How Children's Minnesota contained the state's largest measles outbreak in 30 years—with no fatalities

When measles broke out in the Twin Cities' Somali community last spring, Children's Minnesota hospital in St. Paul deployed a rapid response strategy typically used for "large-scale disasters" to diagnose, contain, and treat those affected by the outbreak—without any fatalities, Steven Ross Johnson reports for Modern Healthcare.

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A resurgence of vaccine-preventable disease

Outbreaks of vaccine-preventable diseases have become more common in the United States in recent years: a JAMA study published last October found 10 measles outbreaks with at least 20 cases occurred between 2010 and 2015. Further, the study noted that imported measles has become less common while U.S.-acquired measles has become more common.

The resurgence of measles comes after the often deadly disease was declared eliminated in the United States in 2000. Researchers said failure to vaccinate was likely a cause of the shift.

Detecting a budding outbreak

Children's Minnesota last spring confirmed the first case of the outbreak in a toddler, according to Patricia Stinchfield, an infectious disease NP at the hospital. When the toddler was diagnosed, the hospital realized that some children who had been seen a few days earlier—who were from the same local Somali community and attended the same preschool—might have had measles as well, Stinchfield said.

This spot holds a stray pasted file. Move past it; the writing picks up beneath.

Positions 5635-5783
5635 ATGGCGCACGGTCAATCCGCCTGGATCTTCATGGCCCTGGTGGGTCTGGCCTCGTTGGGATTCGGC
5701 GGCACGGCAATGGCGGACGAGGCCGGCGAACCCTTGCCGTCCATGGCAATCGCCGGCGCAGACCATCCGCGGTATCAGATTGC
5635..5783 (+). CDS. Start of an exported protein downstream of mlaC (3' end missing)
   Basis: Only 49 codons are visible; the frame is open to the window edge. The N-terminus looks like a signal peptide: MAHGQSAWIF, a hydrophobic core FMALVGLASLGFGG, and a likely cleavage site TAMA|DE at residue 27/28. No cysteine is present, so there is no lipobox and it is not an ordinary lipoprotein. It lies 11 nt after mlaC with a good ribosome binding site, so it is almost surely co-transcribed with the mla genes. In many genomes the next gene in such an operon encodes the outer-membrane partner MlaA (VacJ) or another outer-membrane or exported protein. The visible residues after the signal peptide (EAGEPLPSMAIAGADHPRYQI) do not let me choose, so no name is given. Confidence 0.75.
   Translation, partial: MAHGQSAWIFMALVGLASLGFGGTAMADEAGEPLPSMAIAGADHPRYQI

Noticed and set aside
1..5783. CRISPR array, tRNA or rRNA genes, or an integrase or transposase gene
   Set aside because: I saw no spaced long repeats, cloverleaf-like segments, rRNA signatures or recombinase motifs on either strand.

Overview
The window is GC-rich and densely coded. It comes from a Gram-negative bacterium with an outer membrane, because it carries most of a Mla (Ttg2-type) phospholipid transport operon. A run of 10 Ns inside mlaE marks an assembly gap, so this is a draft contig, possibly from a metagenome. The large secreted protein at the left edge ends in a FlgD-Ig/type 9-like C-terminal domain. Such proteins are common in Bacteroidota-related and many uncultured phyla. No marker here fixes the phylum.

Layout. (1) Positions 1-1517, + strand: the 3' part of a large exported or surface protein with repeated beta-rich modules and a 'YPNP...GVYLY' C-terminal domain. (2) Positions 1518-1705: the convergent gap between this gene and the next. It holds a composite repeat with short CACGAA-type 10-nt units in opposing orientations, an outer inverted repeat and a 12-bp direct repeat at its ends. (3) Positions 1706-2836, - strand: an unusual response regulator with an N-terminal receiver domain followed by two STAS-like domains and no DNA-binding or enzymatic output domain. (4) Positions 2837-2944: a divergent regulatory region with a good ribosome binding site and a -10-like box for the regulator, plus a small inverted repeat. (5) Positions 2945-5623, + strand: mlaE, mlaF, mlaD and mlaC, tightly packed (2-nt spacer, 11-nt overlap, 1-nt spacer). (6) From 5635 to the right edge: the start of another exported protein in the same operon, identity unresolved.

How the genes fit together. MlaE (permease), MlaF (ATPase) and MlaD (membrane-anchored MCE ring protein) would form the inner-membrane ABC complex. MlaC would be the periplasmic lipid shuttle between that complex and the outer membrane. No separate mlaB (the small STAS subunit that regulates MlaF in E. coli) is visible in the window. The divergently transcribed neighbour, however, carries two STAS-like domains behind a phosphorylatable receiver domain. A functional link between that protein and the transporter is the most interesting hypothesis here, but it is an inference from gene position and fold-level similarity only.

Somalia since early 2017 has been experiencing its worst measles outbreak in four years, Ross Johnson reports, and it's common for Somali immigrants in the Minnesota community to visit home.

Further, vaccination rates among Somali children had been falling over the last decade, a decline that experts attribute to anti-vaccination efforts and the misconception that the Measles Mumps Rubella (MMR) vaccine is linked to autism. Overall, the local Somali community in Minnesota has an immunity rate of 46% among 24-month-olds—falling far short of the 90% or 95% required for a community to have "herd immunity," Ross Johnson reports.

Acting fast

Once officials determined they were facing a measles outbreak, Children's Minnesota immediately activated its incident command system, Stinchfield said.

While facilities typically reserve the system for large-scale disasters, such as a mass shooting, the hospital opted to launch it because officials knew that given the declining immunization rates and extremely contagious nature of the illness, the outbreak "was going to spread quickly," Stinchfield explained. According to Ross Johnson, the disease can spread to 90% of non-immunized individuals who are near an infected individual.

The special protocol meant the hospital and its 12 ambulatory clinics could expedite the mobilization effort, Ross Johnson reports. "It's a structure that really gives you clear authority, accountability, and communication," Stinchfield said. "It just brings a lot of clarification to a very chaotic situation."

Under the system, the hospital sent an emergency management team to the ED for triage, while nurses were stationed near hospital entrances to hand out face masks. Visitors had to keep the masks on until their immunization status could be verified and staff could confirm they weren't infected. The hospital also used additional negative-pressure rooms to prevent cross-contamination from room to room. In addition, IT staff erected phone banks to help notify the family members of individuals exposed to the virus at the ED.